Rambo in First Blood was a Vietnam veteran that returned to a country that turned against him. Every friend he ever had in the military was dead. He suffered from PTSD. He came back to a different country as a different and haunted man.
Batman tragically lost his parents as a child. The police never caught his killer. So he dedicated his life to doing what no one could do for him and his family — keep the people of Gotham safe from criminals.
Thelma & Louise
Thelma and Louise were victims of consequences, sparked by an attempted rape. The snowball effect of their actions was arguably justifiable given the circumstances.
These types of antiheroes give us a reason to root for them. They give us the hope of repentance, atonement, and understanding. And they fit into multiple types of storylines, always offering an added depth of character. They rarely change, but there is enough good in them to excuse the way they do things — just as long as it’s for the good in the end.
These types of antiheroes are the more conventional ones we see in lighter fare — often in animated movies and action adventures. They have nearly all of the characteristics of a hero, but they lack the positive attitude and actions that most conventional heroes have.
To act heroic and take on the mantle of being a hero, they need a push. They need to find someone they actually want to protect or save. They need to solve those inner conflicts that have made them so negative.
Han Solo was a gambler and smuggler. On the surface, all that he cared about was himself, his Wookie friend, and making money. Throughout the original Star Wars, he pushed up against heroic acts as Luke Skywalker continued to challenge his morals and ethics. But by the end of the film, he became a hero. And that hero status remained throughout the Original Trilogy and into The Force Awakens.
Madmartigan from Willow had a selfish and cynical outlook on life. He was a disgraced knight and had a vice for beautiful women. But by the end of the film, he was a full-fledged hero that saved the savior of the kingdom, as well as his new friend Willow.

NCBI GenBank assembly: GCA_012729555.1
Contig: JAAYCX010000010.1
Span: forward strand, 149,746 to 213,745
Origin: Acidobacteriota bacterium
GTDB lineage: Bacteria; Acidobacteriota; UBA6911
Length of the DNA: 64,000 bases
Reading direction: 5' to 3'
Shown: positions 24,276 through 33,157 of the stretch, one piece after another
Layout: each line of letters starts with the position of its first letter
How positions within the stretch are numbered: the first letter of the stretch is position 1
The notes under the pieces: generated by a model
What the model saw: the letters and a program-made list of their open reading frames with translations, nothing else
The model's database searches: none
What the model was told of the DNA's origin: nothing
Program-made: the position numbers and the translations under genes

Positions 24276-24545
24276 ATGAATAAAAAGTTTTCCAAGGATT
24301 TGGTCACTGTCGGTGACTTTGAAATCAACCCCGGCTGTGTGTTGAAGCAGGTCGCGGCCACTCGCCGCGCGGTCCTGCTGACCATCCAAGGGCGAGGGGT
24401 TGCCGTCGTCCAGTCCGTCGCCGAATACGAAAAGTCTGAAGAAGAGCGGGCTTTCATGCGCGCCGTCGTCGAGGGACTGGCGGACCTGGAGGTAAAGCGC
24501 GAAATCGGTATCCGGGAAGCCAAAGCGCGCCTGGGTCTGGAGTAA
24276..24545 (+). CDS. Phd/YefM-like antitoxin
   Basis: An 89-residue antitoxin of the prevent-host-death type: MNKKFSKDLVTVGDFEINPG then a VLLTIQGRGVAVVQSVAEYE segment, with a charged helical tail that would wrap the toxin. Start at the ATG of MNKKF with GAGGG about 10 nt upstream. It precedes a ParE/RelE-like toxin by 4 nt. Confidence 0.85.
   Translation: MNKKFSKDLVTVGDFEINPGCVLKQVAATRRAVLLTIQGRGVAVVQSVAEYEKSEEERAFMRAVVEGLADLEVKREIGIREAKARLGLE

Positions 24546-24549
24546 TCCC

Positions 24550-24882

Near-Hero Antiheroes give audiences the satisfaction of seeing a full awakening as they become heroes before our eyes. They make that full transition from negative to positive and learn the error of their ways.
These types of antiheroes are those that lack the justification that Justified Antiheroes deserve. They are often criminals and audiences are not engaged by them due to the hope of seeing their transformation or atonement, but rather out of sheer curiosity. They can certainly showcase a set of morals and ethics, but only through the skewed perspective within their own criminal worlds.
Tony Soprano is perhaps the perfect example. He was a loving husband and father, but he often cheated on his wife and even hit his children. He was a loyal friend, but only to a point. If a criminal code was broken, friendship — and even family — didn’t matter to him. In the end, he deserved what he got (or didn’t get, depending on your Sopranos ending theories). His actions and lack of morals and ethics caught up with him. But audiences loved to peek into the underbelly of America.
Hannibal Lecter was a charming and educated man that helped Clarice battle her own demons and catch a serial killer. However, he was a violent and sadistic serial killer himself. Again, audiences were attracted to him because of the curiosity of getting behind the mask of a serial killer.